Monday, December 22, 2008


Let’s review what is new for the 2008 Form 1040.

For a change this year Congress extended both the dreaded AMT “patch” and the deductions for educator expenses, tuition and fees, and state and local sales tax before the IRS had to “go to press” with the final 2008 forms and instructions, so all the appropriate lines for these deductions appear on the 1040, 1040A and Schedule A.

While Congress did reinstate the expired residential energy credit, it did so for tax year 2009 only. The cost of energy-efficient improvements to and purchases for a primary residence will not qualify for a tax credit on the 2008 Form 1040 or 1040A.

There is no change to Page 1 of the Form 1040. The changes to the form appear on Page 2.

Line 39c has been added to indicate if the taxpayer is claiming an additional standard deduction for either real estate taxes paid (up to $500, or $1,000 on a joint return) or a net disaster loss. A net disaster loss is the personal casualty losses from a federally declared disaster which is carried over from Form 4684 Line 18a.

There is no separate line item for Residential Energy Credits on the 2008 Form 1040, as there was on the 2007 version. Any credit from 2008 Form 5695 is included, along with credits from Form 8396 and 8839, on Line 53.
The "order of appearance" of the various credits are a bit different on the 2008 Form 1040.
The 2007 Form 1040 had separate line items under “Other Taxes” for Advance Earned Income Credit payments from W-2 Box 9 and Household Employment Taxes from Schedule H. These two items are combined on one line, Line 60, on the 2008 Form 1040.

New lines are added under “Payments” for the new First-Time Homebuyer Credit (see my posts “The Housing Bill and the 1040” and “Updates”) – Line 69 – and the Recovery Rebate Credit – Line 70.

To calculate your refundable Recovery Rebate Credit you would first determine the total amount of the rebate to which you are entitled using the information - income, Child Tax Credit, tax liability, dependents, etc - reported on the 2008 return. From this you would subtract the actual rebate you received that was based on your 2007 information.
If the 2008 amount is more than what you actually received you report the difference as an additional payment on Line 70. If the 2008 amount is less than what you received you do nothing. You do not have to repay any overpayment you received. A special worksheet for calculating the amount of the credit is included in the instruction booklet.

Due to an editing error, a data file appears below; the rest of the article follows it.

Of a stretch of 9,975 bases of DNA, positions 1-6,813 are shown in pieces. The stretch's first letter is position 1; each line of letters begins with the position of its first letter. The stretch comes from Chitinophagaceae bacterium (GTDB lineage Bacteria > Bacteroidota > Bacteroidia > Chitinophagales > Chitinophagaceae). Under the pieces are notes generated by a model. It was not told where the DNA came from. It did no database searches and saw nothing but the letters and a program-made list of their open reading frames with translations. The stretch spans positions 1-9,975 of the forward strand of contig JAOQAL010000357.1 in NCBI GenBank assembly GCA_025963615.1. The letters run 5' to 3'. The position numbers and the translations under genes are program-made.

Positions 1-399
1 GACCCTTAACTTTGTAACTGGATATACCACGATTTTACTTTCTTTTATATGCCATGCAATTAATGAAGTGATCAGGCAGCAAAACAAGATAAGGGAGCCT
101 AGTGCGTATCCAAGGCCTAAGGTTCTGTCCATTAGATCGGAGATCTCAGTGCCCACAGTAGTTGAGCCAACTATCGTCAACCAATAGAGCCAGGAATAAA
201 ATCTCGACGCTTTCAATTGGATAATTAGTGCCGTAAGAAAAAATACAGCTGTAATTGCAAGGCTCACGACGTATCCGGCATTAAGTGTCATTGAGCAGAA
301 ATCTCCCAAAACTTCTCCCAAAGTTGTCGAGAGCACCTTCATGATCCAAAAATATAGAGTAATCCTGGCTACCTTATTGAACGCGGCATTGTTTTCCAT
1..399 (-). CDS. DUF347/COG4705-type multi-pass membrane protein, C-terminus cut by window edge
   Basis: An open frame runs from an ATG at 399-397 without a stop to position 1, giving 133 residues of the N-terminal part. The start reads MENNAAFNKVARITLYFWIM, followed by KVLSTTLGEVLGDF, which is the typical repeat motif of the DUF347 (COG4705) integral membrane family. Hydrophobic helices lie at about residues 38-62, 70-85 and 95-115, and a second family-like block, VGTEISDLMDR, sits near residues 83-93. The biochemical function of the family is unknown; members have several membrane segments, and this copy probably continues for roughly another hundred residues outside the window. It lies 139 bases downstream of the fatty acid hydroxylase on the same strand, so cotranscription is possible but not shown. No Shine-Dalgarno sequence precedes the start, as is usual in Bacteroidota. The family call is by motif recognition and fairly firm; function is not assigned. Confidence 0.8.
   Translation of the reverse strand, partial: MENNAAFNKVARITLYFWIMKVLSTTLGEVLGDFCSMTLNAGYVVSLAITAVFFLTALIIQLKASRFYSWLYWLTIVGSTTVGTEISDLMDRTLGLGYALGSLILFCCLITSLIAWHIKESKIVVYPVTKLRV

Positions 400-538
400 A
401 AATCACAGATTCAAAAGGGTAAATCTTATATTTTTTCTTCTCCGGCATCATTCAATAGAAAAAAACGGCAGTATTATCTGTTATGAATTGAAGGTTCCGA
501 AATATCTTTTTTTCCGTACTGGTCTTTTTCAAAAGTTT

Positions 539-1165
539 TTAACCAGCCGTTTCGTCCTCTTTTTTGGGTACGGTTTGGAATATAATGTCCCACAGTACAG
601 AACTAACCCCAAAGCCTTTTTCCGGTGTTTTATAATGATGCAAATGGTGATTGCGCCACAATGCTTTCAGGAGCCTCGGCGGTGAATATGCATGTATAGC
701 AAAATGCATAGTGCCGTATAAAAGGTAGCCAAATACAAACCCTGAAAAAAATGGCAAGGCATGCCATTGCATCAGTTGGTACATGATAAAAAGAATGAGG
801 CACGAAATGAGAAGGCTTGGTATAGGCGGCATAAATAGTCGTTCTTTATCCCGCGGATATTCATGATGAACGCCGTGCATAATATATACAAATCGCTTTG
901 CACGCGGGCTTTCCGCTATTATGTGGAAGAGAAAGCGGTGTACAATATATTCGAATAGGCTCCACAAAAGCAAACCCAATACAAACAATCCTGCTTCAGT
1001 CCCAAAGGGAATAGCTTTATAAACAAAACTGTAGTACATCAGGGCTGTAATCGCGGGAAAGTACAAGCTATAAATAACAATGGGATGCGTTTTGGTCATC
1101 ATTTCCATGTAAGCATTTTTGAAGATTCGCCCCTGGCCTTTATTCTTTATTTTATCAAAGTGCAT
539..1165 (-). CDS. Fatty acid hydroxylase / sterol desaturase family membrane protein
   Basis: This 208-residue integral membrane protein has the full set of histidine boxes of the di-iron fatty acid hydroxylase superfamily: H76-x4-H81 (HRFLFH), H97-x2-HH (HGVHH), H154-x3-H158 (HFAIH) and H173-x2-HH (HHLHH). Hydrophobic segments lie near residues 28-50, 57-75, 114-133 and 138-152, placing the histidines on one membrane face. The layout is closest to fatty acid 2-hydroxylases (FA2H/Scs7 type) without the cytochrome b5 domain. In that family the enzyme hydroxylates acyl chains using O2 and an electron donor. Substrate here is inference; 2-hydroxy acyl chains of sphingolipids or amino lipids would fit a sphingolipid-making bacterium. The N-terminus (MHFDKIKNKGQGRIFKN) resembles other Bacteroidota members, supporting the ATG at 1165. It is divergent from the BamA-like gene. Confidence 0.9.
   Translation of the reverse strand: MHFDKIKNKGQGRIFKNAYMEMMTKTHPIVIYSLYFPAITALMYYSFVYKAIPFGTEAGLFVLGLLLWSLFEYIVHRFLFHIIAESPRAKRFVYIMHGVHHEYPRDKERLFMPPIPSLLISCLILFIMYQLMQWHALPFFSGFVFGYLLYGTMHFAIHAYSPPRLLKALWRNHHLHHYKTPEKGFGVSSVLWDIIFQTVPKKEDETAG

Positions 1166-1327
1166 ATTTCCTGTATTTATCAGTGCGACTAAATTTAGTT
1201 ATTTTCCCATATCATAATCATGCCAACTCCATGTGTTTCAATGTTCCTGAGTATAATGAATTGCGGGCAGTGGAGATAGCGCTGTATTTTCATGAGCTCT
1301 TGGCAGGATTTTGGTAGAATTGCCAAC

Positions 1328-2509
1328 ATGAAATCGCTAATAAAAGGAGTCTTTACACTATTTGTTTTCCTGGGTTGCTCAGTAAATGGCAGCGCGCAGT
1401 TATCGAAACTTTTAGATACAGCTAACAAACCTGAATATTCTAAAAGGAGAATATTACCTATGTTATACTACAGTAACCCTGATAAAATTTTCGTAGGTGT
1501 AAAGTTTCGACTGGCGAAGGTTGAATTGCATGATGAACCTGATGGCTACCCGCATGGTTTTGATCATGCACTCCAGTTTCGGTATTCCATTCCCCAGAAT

The separate line for the Prior Year AMT Credit, Line 71 on the 2007 Form 1040, does not appear on the new 1040. This credit, from Form 8801, is included on Line 68 along with credits from Forms 2439, 4136 and 8885.

All in all there is one less line item on the 2008 Form 1040 – 76 instead of 77.

Similar revisions have been made to Page 2 of the 2008 Form 1040A.

Tax law changes of note for 2008 include -

* An increased IRA maximum contribution.

* A reduction in the “read my lips” phase-out of personal exemptions and itemized deductions to ½ of that which applied for 2007. The reduction of itemized deductions is now only 1% of AGI in excess of $159,950 (or $79,975 if Married Filing Separate Return) – it had begun as 3% of the excess.
* The special 5% tax rate for qualified dividends, capital gain distributions, and long-term capital gains for taxpayers who fall within the 10% and 15% tax brackets is now 0%.
* Special tax relief for victims of Midwestern and Kansas disaster areas.

* The “Kiddie Tax” rules now apply to dependent children under age 19, or under age 24 if a full-time student.

For more detailed information on the various numbers (deductions, credits, phase-outs, etc) that will apply to 2008 federal income tax returns you can go to the “What’s New for 2008” Page of

If you need additional information the IRS has published an updated version of its comprehensive tax guide for individuals for use in preparing 2008 tax returns.

The updated on-line version of IRS
Publication 17, Your Federal Income Tax, contains more than 900 interactive links.

As in prior years, Pub 17 includes information on how to file an individual tax return, what to include as income, how to calculate capital gains and losses, how IRAs and other expenses can affect how much income to report, whether to take the standard deduction or itemize, what you can deduct, and how to figure taxes and credits.

As soon as the 2008 NJ-1040 is made available I will let you know what, if anything, is new for that form.


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